Fiddler’s Hill for strings (children with professionals). Duration 12 minutes.
Fiddler’s Hill was commissioned by Superstrings and the friends of the Wiltshire and Swindon Youth Orchestra supported using public funding by the National Lottery through Arts Council England. The first performances were given by Superstrings and the Wiltshire and Swindon Youth Orchestra conducted by Timothy Redmond on the 29th August 2014 in the Wiltshire Music Centre, Bradford on Avon and on the 30th August 2014 in Salisbury City Hall.
There are four string groups in the piece. The Grades indicated for the young players are only intended as a rough guide.
- DOMINANTS – (approximately Grades 4 to 6)
- SUBDOMINANTS – (approximately Grades 1 to 4)
- TONICS – (beginners. There is an optional second line for younger players)
- PROFESSIONAL GROUP – (or the strings of an advanced youth orchestra, as in the first performance)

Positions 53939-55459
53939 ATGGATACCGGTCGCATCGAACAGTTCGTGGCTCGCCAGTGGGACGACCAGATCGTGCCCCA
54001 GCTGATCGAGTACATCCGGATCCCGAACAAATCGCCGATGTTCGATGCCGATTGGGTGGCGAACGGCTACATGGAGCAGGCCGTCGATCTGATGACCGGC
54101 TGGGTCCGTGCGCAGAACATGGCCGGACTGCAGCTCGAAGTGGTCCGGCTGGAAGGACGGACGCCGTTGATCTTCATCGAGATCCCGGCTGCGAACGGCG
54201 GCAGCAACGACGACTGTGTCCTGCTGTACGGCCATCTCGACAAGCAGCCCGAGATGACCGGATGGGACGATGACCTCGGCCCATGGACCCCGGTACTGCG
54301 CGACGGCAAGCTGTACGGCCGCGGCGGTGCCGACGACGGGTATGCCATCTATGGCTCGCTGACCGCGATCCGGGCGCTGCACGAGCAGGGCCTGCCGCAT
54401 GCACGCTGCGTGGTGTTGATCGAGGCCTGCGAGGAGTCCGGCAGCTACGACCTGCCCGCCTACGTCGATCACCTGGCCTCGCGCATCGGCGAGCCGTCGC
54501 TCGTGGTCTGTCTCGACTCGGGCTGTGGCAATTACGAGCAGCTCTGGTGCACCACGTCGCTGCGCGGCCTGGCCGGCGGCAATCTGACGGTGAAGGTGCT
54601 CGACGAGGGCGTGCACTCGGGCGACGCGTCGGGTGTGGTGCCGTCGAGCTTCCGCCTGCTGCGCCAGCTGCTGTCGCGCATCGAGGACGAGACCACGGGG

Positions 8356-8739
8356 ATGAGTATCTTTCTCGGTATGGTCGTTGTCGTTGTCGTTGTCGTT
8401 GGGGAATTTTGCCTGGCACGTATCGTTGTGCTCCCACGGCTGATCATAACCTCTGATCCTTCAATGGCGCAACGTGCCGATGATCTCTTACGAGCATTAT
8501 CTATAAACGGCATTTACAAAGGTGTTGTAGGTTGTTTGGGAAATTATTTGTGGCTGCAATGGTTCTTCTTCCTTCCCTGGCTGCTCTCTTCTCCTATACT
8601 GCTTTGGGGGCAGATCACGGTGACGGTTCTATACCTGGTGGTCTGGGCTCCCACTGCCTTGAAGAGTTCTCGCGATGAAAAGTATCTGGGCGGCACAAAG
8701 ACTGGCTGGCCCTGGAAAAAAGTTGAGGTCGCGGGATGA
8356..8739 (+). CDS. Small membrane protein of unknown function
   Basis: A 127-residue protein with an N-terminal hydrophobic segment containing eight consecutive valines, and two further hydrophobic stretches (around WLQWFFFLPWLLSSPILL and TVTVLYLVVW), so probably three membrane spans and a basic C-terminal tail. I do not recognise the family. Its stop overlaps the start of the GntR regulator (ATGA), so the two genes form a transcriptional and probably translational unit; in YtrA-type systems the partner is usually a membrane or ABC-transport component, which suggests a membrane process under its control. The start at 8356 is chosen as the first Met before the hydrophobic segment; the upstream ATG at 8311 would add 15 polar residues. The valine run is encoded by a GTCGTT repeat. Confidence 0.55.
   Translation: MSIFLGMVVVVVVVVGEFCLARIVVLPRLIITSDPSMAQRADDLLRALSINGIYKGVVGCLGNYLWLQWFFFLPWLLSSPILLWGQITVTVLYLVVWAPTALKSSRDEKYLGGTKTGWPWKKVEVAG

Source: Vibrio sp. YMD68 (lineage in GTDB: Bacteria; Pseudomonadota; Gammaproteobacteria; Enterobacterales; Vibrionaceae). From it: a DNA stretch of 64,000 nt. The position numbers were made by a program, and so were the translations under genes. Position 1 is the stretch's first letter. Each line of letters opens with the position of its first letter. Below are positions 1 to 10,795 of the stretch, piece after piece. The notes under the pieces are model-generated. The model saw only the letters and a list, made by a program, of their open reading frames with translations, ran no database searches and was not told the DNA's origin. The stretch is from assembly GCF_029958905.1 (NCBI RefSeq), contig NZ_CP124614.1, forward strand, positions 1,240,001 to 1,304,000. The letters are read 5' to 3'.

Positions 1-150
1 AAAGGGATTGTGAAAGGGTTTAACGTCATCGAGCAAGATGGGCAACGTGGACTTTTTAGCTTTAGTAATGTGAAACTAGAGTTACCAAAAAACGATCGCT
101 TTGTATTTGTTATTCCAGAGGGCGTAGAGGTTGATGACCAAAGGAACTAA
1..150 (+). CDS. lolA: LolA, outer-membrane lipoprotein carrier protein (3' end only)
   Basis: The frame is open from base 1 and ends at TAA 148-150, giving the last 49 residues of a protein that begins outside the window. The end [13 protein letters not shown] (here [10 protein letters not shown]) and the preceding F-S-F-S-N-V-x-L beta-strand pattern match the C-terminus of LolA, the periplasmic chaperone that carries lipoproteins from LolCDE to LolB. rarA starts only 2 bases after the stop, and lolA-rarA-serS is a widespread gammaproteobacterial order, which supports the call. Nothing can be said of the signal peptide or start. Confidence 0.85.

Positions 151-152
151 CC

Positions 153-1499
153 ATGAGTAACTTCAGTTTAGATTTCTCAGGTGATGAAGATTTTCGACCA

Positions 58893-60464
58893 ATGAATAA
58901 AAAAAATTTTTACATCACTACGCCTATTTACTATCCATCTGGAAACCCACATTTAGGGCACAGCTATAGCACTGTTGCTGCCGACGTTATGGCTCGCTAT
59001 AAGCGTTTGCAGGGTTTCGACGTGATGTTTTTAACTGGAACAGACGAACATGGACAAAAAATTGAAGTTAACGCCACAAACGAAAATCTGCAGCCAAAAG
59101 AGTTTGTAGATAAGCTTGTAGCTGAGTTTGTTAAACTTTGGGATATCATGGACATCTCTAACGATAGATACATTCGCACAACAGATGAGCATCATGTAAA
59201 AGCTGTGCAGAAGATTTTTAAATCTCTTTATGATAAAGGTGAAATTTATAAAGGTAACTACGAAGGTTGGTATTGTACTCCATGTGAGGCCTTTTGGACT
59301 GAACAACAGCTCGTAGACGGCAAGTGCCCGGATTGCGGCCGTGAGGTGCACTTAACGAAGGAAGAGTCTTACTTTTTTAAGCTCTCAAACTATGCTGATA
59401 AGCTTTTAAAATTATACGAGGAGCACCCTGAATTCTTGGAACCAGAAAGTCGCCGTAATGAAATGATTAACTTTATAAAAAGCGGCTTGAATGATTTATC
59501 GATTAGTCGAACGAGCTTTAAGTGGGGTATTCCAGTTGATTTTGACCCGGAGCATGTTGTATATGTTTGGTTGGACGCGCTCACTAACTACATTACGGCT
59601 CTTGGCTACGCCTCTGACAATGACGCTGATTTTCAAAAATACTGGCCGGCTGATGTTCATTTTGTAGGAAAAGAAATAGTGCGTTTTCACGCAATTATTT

- PERCUSSION (three players – optional). Glockenspiel, claves, tambourine, triangle (more than one triangle may be needed), high shaker, finger cymbals, suspended cymbal, snare drum, tenor drum and bass drum.
There are optional 3rd Violin parts in the DOMINANTS and SUBDOMINANTS, in place of violas. The viola parts are very often doubled in the violin and cello parts, so only a few players are needed.
Folk tales, poetry and landscape are frequent starting points for my pieces, but often the music takes over and leads me to different and unexpected places. This was the case with Fiddler’s Hill, named after an easily missed bump in the landscape (actually a prehistoric burial mound) in North Norfolk. The story goes that a certain Jimmy Griggs and his dog Trap, on the hunt for a ghost, entered a tunnel that is said to have run from Binham Priory to Walsingham. Jimmy played his fiddle all the way so that the nervous locals could follow his progress from above ground, until the music suddenly stopped (at the place now called Fiddler’s Hill) and Jimmy was never seen again. When Superstrings asked me to write another piece for them after the success of The Gypsy’s Violin, this tale seemed to be the perfect excuse for some spirited folky fiddling. However, my fiddle tunes took over and the story was gradually forgotten, leaving just a couple of distant calls from an offstage violinist near the beginning and the end of the piece as a reminder of poor Jimmy’s fate.